The elephant beetle is an exceptionally large, herbivorous insect species. Most of its time is spent in trees, feeding on decaying wood, sap and fruit. As the elephant beetle name implies, these creatures are elephantine in size compared to other beetles, ranging from 2.5 to 3 inches long and weighing up to 100 grams when mature.
The male elephant beetle’s large horns bear a striking resemblance to its namesake. Only the males have horns, which they use to combat other males during mating season. Females have small bumps in place of horns.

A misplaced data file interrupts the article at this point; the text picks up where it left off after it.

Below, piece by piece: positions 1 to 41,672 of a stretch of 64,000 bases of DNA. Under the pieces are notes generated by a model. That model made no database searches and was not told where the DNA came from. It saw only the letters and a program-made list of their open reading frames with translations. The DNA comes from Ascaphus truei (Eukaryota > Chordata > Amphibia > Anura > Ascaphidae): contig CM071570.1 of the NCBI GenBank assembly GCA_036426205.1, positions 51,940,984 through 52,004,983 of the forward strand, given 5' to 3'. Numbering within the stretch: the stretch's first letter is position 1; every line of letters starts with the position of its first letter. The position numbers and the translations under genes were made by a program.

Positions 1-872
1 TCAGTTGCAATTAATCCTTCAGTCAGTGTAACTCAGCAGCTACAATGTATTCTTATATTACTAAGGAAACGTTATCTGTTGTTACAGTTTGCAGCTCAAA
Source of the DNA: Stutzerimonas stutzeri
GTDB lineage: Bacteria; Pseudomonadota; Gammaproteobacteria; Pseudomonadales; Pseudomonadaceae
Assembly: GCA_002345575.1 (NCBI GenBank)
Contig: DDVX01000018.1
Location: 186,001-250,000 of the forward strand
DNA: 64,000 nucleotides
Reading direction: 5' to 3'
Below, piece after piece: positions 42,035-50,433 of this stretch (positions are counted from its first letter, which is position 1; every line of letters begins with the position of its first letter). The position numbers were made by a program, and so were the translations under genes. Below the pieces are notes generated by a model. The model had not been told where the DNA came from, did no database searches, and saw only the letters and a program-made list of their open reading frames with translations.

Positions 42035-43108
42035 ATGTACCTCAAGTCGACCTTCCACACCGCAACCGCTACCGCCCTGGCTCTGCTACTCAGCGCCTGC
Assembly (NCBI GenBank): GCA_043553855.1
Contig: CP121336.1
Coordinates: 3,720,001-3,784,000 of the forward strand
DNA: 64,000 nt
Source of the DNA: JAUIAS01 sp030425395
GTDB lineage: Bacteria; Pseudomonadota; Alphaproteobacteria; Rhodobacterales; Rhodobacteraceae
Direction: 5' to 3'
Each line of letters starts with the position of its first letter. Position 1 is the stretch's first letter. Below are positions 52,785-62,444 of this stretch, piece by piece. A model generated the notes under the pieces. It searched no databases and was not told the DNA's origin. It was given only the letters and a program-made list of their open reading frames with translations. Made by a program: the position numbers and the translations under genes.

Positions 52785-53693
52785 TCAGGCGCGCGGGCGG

Only the male elephant beetles have horns,
which they use to combat other males
during mating season.
Elephant beetle eggs are deposited arboreally in decaying plant matter or unused birds’ nests in trees. Larval beetles will consume three or more pounds of organic material during the two to three years before reaching maturity. Once mature, they will spend from six weeks to three months in the pupal stage before developing into adults.
Elephant beetles only live one to three months after maturity.
Survival of the species is threatened by rainforest destruction, indigenous medicinal uses, the pet trade and use in making charm necklaces and other adornments.
In studies conducted by University of California at Berkeley, researchers working with the Pentagon implanted electrodes into elephant beetle pupae, allowing some control over the insect’s flying behavior after maturity.